I was employed as a waiter at a city hotel for a monthly pay of Sh9,000, which was paid in staggered weekly installments.
The work environment was hostile as my employer would at times withhold wages or went into such excesses that, for a slight infringement or an odious thing like not taking her bath water to the bathroom in time, one could get slapped or demoralised with abusive words.
Given little choice, I stayed put, but things took a drastic turn when the wages were not forthcoming, so much so that the landlord threw me out.
While sleeping out in the cold, I had an awakening of sorts – I was going to be my own boss.
I never returned to that workplace and, through a little financial grant, began making tea and mandazi and selling the same to workers at construction sites and hawkers on the streets.
I upgraded to making and selling porridge and with the good returns realised in three months, I rented a business premise and began a hotel business.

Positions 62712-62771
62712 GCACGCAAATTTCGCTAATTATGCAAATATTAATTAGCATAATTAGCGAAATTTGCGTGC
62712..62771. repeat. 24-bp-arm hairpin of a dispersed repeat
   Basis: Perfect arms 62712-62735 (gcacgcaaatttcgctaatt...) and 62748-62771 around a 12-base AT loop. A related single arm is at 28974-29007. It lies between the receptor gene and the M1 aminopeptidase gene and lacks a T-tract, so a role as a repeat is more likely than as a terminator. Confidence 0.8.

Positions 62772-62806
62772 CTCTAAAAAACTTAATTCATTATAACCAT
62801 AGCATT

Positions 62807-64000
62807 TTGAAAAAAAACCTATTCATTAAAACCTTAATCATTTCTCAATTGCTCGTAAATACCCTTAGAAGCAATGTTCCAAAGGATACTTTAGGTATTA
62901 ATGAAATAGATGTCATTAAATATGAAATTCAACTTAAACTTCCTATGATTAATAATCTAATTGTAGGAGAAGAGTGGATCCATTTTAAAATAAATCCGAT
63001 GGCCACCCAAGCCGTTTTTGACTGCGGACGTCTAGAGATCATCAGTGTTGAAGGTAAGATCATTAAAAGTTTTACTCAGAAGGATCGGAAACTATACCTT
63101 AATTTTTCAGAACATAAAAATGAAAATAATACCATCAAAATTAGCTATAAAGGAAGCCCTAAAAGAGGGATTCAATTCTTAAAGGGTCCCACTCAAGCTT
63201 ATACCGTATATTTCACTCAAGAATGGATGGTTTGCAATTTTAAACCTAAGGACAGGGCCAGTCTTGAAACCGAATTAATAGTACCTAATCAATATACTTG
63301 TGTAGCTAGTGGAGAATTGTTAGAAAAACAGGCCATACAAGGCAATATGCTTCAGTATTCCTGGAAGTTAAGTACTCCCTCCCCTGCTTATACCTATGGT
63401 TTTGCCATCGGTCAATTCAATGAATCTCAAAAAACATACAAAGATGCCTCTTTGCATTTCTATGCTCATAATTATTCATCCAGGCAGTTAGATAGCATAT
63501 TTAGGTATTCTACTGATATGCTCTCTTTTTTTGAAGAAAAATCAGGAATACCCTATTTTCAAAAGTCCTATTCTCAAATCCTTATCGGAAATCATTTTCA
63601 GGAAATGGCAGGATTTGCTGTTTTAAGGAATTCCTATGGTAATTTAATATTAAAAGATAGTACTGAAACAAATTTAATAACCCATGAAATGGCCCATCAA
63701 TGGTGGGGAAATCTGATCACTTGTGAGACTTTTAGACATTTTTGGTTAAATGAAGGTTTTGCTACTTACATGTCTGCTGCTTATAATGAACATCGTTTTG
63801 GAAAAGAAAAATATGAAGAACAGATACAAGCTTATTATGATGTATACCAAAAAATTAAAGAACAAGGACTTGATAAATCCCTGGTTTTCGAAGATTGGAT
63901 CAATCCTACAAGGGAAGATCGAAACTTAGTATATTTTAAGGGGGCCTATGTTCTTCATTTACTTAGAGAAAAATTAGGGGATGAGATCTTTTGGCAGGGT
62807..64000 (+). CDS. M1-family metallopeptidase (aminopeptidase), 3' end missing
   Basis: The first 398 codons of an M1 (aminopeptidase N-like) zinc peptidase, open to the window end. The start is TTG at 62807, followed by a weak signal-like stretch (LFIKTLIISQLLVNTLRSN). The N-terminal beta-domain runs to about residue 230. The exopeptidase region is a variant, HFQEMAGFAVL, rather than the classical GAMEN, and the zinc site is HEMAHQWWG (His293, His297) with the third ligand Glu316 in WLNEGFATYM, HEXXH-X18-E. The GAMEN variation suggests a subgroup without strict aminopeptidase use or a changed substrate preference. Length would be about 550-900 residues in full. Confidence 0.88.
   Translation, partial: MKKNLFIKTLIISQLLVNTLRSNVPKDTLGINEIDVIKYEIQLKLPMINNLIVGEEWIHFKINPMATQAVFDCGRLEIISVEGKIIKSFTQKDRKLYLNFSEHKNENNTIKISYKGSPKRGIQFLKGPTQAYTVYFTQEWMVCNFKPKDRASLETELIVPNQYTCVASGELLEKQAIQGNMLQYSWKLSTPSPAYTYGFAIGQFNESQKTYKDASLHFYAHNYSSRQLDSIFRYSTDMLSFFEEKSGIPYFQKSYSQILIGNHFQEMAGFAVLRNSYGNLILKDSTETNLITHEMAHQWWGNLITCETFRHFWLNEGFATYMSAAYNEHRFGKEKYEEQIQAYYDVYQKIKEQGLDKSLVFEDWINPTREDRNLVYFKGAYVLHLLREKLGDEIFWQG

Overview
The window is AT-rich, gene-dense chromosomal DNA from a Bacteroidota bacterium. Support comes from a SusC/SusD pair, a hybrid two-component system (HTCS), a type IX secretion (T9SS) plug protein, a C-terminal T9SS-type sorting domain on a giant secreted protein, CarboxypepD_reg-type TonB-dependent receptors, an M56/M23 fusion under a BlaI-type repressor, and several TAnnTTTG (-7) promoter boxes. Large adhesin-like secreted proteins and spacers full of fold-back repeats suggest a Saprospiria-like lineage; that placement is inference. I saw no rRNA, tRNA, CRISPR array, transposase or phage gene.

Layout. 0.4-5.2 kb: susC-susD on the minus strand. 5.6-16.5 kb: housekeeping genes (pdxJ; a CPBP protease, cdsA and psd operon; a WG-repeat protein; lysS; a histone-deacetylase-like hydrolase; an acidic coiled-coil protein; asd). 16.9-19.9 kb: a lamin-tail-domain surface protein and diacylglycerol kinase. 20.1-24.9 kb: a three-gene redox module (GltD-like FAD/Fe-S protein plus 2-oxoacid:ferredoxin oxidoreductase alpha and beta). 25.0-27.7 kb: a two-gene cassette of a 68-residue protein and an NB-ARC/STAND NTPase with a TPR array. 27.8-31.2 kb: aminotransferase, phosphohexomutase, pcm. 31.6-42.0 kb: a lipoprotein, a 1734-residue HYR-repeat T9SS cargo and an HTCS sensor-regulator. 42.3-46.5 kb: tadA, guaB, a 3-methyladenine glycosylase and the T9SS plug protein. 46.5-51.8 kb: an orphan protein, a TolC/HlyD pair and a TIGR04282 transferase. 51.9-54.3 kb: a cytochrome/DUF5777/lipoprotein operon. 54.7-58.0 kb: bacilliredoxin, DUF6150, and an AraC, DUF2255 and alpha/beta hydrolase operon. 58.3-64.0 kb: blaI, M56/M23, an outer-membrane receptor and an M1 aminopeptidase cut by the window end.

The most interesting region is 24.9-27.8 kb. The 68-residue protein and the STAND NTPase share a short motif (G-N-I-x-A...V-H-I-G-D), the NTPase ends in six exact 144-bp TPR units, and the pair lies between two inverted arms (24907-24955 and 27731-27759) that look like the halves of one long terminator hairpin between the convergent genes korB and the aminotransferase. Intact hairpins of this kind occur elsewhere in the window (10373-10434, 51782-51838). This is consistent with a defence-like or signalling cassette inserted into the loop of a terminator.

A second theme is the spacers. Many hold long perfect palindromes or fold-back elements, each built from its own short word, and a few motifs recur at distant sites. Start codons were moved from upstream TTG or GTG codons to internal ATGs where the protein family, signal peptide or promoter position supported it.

Teething challenges that come with setting up a new business like lack of an established customer base saw the business struggle but it eventually began picking as I persevered and it has been a year now in operation.
I have complied with all health and licensing regulations and few of the challenges I contend with include suppliers not delivering on time, erratic water supply and competition.
When expenses are factored in, the business returns Sh4,000 on a good day and Sh3,000 on a slow one.
Since food is a vital commodity to fortify one’s body with, I’m in this line for the long haul with expansion plans still in the pipeline.
We are undertaking a survey to help us improve our content for you. This will only take 1 minute of your time, please give us your feedback by clicking HERE. All responses will be confidential.